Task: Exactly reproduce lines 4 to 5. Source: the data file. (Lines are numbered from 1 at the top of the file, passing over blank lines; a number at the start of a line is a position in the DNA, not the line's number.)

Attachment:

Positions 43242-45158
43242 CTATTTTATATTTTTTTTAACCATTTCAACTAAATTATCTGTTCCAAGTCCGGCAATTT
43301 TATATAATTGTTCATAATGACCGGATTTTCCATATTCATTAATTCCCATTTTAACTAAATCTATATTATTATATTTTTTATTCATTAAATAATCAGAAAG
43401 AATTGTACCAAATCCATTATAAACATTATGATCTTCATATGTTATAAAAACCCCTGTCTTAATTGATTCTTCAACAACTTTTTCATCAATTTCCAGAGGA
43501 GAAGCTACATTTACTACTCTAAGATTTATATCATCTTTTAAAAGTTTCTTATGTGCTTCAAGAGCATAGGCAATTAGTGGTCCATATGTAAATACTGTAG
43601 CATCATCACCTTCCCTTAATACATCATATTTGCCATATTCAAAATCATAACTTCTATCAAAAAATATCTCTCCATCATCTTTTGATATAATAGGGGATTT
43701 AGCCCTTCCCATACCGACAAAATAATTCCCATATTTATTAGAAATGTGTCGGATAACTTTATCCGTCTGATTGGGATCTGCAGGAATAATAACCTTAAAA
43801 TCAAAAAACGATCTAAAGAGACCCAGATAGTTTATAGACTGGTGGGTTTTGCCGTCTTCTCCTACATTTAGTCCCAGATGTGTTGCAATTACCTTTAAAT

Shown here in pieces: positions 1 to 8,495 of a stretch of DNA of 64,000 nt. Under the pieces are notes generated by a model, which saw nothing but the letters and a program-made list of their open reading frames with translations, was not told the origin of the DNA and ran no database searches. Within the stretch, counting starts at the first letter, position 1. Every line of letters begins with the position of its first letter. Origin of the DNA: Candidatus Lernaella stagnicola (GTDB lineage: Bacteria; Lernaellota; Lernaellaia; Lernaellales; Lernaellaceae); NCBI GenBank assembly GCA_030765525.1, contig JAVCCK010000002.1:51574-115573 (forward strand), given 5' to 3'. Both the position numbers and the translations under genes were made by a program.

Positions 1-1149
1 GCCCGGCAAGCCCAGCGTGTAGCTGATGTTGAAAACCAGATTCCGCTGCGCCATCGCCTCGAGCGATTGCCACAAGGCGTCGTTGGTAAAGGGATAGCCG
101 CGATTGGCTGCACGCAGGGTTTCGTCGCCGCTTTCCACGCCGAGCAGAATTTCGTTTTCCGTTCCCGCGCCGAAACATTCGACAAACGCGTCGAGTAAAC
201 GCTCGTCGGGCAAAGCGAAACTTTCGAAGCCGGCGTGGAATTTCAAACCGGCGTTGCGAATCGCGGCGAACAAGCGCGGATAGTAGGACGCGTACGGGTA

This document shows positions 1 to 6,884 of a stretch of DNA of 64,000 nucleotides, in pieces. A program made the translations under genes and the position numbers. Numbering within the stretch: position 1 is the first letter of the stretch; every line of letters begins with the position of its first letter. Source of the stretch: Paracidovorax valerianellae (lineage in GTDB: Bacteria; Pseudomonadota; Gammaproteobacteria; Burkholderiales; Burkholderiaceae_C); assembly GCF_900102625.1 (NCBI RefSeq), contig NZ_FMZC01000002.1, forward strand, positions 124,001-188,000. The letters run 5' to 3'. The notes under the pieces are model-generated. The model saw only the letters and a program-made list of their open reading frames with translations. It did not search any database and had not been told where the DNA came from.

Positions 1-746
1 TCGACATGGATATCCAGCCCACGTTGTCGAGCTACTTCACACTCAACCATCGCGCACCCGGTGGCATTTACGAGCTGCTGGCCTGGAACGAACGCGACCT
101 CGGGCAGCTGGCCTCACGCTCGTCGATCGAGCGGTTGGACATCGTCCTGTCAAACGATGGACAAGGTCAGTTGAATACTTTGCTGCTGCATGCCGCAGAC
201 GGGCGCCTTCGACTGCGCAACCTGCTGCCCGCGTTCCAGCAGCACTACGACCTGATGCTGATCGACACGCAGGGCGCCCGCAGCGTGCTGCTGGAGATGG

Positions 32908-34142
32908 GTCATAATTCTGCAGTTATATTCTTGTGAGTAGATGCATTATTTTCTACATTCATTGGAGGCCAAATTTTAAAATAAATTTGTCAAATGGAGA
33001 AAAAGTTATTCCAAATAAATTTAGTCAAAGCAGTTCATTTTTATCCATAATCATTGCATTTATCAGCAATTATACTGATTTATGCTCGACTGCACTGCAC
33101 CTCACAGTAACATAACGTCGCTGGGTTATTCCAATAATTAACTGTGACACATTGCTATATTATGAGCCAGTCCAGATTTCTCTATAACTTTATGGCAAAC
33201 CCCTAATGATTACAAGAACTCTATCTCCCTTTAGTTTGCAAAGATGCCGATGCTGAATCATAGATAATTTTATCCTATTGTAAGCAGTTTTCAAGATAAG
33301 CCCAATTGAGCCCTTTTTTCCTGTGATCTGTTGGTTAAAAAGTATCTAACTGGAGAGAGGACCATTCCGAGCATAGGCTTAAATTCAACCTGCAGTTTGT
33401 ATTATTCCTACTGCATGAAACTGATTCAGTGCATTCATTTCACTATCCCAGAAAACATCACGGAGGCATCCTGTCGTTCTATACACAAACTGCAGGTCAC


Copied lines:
43401 AATTGTACCAAATCCATTATAAACATTATGATCTTCATATGTTATAAAAACCCCTGTCTTAATTGATTCTTCAACAACTTTTTCATCAATTTCCAGAGGA
43501 GAAGCTACATTTACTACTCTAAGATTTATATCATCTTTTAAAAGTTTCTTATGTGCTTCAAGAGCATAGGCAATTAGTGGTCCATATGTAAATACTGTAG